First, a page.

Any number of markers can attest to a civilization’s preeminence. Art, mathematics, science, law, politics and architecture are just a few examples. Some of the greatest architecture to be found in ancient Mesoamerica is a complex of temples and buildings called Teotihuacan, about 30 miles northeast of Mexico City.
But for all of Teotihuacan’s greatness the most basic question may never be answered – who built it? And also, what happened to the people who lived at Teotihuacan?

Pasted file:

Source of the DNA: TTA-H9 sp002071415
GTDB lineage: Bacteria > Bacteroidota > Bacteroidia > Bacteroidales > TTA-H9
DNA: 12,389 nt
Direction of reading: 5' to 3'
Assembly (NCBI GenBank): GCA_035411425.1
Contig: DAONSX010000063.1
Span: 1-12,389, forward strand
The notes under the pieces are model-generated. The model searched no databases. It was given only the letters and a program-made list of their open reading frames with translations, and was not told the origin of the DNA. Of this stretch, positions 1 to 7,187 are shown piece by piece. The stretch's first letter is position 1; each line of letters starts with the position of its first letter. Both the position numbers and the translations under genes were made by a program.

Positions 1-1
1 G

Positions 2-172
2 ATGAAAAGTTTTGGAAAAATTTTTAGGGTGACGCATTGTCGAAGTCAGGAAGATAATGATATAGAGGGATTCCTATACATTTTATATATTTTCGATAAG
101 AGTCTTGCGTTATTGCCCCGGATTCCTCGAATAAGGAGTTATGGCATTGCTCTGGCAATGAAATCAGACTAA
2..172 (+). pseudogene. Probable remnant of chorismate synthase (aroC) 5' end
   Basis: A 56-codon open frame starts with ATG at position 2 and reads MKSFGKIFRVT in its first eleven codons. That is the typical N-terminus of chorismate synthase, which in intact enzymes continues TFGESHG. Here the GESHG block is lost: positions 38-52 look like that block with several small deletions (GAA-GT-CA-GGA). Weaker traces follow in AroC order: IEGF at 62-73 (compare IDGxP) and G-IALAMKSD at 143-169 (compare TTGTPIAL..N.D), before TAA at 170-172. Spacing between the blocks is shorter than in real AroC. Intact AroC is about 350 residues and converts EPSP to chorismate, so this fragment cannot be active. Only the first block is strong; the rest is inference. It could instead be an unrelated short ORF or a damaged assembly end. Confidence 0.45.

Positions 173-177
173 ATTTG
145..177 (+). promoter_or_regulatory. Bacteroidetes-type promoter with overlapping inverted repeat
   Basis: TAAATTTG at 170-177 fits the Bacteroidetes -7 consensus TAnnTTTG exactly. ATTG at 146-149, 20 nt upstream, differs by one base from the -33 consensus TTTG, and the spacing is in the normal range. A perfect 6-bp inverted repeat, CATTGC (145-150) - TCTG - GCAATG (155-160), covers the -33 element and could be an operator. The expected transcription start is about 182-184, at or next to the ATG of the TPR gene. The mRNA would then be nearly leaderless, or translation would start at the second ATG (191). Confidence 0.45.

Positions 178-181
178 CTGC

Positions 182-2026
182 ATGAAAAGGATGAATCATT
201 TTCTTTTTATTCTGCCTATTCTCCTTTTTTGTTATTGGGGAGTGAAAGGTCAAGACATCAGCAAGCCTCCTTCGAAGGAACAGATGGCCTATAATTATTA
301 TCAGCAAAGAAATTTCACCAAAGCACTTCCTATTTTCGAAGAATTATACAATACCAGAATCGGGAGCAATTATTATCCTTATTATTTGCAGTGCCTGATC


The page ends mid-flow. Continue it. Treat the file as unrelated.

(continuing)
Scholars speculate as to who constructed the complex that includes the Pyramid of the Sun, Pyramid of the Moon and the Temple of the Plumed Serpent (Temple of Quetzalcoatl). Some believe Teotihuacan was a multi-ethnic site and others believe elements of the region’s Totonac, Otomi or Nahua peoples are responsible. At its height upwards of 125,000 lived, worked, played, and worshiped their gods within the area’s boundaries. Aztecs, who arrived in the area approximately 1,000 years after it was built, bestowed the site with the name Teotihuacan, “the place where gods were created.”